|The first excerpt represents the element of Air. It speaks of mental influences and the process of thought, and is drawn from Fanny Herself by Edna Ferber:
kind, which she dressed herself.
I think their loyalty to Mrs. Brandeis might be explained by
her honesty and her sympathy. She was so square with them.
When Minnie Mahler, out Centerville way, got married, she
knew there would be no redundancy of water sets, hanging
lamps, or pickle dishes.
"I thought like I'd get her a chamber set," Minnie's aunt
would confide to Mrs. Brandeis.
"Is this for Minnie Mahler, of Centerville?"
"Yes; she gets married Sunday."
"I sold a chamber set for that wedding yesterday. And a set
|The second excerpt represents the element of Fire. It speaks of emotional influences and base passions, and is drawn from Essays & Lectures by Oscar Wilde:
And he wept again, for he knew that his Soul spake truth to him,
and that he had given to others the perfect knowledge of God, and
that he was as one clinging to the skirts of God, and that his
faith was leaving him by reason of the number of those who believed
And he said to himself, 'I will talk no more about God. He who
giveth away wisdom robbeth himself.'
And after the space of some hours his disciples came near him and
bowed themselves to the ground and said, 'Master, talk to us about
God, for thou hast the perfect knowledge of God, and no man save
thee hath this knowledge.'
|The third excerpt represents the element of Water. It speaks of pure spiritual influences and feelings of love, and is drawn from Common Sense by Thomas Paine:
between them: (Always remembering, that our strength is continental,
not provincial:) Securing freedom and property to all men, and above
all things, the free exercise of religion, according to the dictates
of conscience; with such other matter as is necessary for a charter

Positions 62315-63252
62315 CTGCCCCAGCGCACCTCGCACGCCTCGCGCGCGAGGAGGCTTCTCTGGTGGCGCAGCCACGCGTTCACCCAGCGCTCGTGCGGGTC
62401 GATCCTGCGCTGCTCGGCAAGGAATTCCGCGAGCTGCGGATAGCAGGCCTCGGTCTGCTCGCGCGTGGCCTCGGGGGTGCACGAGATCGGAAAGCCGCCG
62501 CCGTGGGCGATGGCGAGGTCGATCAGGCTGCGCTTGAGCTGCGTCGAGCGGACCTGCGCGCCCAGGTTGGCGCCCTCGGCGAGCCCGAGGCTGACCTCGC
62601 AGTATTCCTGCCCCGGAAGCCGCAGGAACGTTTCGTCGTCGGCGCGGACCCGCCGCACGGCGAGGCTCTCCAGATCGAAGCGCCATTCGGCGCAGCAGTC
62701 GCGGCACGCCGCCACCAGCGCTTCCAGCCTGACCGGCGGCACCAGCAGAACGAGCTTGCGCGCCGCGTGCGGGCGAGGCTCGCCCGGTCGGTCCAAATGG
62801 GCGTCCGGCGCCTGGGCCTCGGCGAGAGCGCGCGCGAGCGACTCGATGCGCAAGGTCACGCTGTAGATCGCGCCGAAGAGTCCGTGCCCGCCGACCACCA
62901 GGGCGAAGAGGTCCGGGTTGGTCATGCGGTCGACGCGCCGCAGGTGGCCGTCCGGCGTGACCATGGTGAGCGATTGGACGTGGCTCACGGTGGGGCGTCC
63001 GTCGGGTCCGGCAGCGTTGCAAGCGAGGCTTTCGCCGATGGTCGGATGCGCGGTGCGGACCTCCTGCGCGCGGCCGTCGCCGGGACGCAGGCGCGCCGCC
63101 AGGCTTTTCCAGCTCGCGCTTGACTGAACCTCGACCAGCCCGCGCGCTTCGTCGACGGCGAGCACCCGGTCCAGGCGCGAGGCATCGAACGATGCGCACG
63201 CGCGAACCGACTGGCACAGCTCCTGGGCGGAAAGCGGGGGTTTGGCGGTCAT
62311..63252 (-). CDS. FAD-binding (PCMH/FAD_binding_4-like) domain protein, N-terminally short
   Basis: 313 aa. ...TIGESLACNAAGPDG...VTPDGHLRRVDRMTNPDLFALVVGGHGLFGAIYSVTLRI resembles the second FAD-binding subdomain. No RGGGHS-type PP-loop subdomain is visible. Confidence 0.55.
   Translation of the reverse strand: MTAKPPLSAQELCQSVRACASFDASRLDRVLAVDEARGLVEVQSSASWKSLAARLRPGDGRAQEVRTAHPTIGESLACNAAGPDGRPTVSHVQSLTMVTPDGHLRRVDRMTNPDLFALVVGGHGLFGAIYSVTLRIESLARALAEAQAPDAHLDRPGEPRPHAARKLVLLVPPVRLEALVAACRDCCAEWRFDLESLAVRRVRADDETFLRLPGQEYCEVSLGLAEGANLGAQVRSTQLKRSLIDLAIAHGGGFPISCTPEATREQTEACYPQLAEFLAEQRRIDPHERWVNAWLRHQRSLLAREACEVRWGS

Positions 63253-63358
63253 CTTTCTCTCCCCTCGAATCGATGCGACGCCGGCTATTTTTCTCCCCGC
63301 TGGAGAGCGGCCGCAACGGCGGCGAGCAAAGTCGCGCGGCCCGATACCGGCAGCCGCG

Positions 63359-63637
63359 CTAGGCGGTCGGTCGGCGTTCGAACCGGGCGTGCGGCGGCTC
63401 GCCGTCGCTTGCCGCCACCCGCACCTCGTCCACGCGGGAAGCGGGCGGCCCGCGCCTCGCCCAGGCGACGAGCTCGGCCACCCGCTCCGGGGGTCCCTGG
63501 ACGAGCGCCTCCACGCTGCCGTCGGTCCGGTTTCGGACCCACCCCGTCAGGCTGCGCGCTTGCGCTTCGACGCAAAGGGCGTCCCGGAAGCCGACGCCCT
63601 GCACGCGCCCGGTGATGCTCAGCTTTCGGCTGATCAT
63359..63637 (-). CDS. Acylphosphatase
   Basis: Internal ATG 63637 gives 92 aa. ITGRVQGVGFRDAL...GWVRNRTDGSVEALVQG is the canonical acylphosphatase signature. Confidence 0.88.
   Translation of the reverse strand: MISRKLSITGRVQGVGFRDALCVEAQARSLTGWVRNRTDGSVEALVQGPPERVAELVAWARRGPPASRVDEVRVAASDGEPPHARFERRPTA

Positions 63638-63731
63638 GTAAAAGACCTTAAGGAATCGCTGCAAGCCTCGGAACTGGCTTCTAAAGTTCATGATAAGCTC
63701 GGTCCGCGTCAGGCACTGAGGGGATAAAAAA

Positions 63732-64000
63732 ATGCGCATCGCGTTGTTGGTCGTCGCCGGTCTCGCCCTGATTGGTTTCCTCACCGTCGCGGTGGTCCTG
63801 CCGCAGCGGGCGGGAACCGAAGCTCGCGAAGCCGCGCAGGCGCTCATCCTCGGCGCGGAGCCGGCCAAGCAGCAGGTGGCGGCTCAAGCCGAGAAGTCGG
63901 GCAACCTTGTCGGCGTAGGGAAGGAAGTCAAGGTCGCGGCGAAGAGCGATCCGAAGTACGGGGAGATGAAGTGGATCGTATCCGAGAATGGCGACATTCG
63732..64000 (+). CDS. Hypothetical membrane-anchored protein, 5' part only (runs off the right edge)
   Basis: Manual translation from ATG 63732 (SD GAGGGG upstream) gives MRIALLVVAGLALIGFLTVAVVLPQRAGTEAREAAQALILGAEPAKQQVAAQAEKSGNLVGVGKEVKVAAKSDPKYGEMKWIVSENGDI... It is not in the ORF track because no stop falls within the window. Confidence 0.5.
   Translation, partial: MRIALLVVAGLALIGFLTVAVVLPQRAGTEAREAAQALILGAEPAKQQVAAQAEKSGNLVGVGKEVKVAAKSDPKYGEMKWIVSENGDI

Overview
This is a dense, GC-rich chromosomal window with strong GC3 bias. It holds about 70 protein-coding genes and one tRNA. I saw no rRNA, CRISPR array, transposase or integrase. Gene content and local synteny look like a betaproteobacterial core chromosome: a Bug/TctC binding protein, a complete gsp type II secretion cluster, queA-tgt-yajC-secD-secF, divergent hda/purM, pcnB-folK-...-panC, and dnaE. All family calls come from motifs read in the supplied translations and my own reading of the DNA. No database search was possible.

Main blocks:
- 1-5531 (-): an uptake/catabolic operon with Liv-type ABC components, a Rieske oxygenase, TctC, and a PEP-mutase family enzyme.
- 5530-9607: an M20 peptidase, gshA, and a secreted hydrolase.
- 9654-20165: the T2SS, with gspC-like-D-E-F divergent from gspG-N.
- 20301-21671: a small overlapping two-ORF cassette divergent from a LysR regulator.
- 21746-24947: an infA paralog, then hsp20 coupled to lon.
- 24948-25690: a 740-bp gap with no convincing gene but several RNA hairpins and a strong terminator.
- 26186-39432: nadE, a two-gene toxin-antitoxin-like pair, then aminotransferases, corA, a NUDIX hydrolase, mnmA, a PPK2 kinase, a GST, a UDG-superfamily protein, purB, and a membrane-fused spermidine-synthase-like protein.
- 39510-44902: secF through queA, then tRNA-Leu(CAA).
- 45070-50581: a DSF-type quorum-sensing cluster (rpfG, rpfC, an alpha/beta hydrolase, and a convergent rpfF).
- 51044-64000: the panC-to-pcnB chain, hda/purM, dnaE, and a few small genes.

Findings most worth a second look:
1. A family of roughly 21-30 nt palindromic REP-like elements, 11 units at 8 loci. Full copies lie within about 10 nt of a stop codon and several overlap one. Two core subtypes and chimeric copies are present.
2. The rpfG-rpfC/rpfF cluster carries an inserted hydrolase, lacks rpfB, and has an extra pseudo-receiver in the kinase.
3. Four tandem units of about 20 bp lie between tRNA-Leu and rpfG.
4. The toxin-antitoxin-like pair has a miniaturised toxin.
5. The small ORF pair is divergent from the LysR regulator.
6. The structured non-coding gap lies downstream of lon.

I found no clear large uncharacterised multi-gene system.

to contain. Immediately after which, the said Conference to dissolve,
and the bodies which shall be chosen comformable to the said charter,
to be the legislators and governors of this continent for the time being:
Whose peace and happiness may God preserve, Amen.
Should any body of men be hereafter delegated for this
or some similar purpose, I offer them the following extracts
or that wise observer on governments DRAGONETTI.
|The fourth excerpt represents the element of Earth. It speaks of physical influences and the impact of the unseen on the visible world, and is drawn from Puck of Pook's Hill by Rudyard Kipling:
that winter, among the deserted stations where the
troops had once been, and none came back. We had
trouble, too, with the forage for the ponies along the
Wall. I kept ten, and so did Pertinax. We lived and slept
in the saddle, riding east or west, and we ate our worn-out
ponies. The people of the town also made us some
trouble till I gathered them all in one quarter behind
Hunno. We broke down the Wall on either side of it to
make as it were a citadel. Our men fought better in close order.
'By the end of the second month we were deep in the
War as a man is deep in a snowdrift, or in a dream. I think